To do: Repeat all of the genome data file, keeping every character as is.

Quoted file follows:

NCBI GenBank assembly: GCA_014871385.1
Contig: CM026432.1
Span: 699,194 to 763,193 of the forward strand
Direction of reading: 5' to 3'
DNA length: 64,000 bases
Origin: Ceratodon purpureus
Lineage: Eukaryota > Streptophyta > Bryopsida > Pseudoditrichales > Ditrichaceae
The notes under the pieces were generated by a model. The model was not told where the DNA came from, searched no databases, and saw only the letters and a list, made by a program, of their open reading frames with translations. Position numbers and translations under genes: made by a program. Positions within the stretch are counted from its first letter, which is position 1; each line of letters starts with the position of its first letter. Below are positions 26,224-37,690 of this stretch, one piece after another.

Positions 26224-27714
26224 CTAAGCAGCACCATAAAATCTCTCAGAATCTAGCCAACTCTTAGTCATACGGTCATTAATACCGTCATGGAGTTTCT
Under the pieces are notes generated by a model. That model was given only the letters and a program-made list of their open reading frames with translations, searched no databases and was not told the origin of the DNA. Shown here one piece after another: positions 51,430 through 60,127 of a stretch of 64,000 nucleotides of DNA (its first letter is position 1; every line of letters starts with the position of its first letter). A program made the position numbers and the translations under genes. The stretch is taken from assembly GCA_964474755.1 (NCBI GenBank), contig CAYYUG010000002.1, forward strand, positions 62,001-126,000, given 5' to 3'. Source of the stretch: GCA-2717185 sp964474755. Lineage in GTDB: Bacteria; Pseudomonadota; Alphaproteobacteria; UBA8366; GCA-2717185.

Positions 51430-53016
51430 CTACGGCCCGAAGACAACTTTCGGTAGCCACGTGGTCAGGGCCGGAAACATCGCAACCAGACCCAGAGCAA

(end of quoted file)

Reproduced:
NCBI GenBank assembly: GCA_014871385.1
Contig: CM026432.1
Span: 699,194 to 763,193 of the forward strand
Direction of reading: 5' to 3'
DNA length: 64,000 bases
Origin: Ceratodon purpureus
Lineage: Eukaryota > Streptophyta > Bryopsida > Pseudoditrichales > Ditrichaceae
The notes under the pieces were generated by a model. The model was not told where the DNA came from, searched no databases, and saw only the letters and a list, made by a program, of their open reading frames with translations. Position numbers and translations under genes: made by a program. Positions within the stretch are counted from its first letter, which is position 1; each line of letters starts with the position of its first letter. Below are positions 26,224-37,690 of this stretch, one piece after another.

Positions 26224-27714
26224 CTAAGCAGCACCATAAAATCTCTCAGAATCTAGCCAACTCTTAGTCATACGGTCATTAATACCGTCATGGAGTTTCT
Under the pieces are notes generated by a model. That model was given only the letters and a program-made list of their open reading frames with translations, searched no databases and was not told the origin of the DNA. Shown here one piece after another: positions 51,430 through 60,127 of a stretch of 64,000 nucleotides of DNA (its first letter is position 1; every line of letters starts with the position of its first letter). A program made the position numbers and the translations under genes. The stretch is taken from assembly GCA_964474755.1 (NCBI GenBank), contig CAYYUG010000002.1, forward strand, positions 62,001-126,000, given 5' to 3'. Source of the stretch: GCA-2717185 sp964474755. Lineage in GTDB: Bacteria; Pseudomonadota; Alphaproteobacteria; UBA8366; GCA-2717185.

Positions 51430-53016
51430 CTACGGCCCGAAGACAACTTTCGGTAGCCACGTGGTCAGGGCCGGAAACATCGCAACCAGACCCAGAGCAA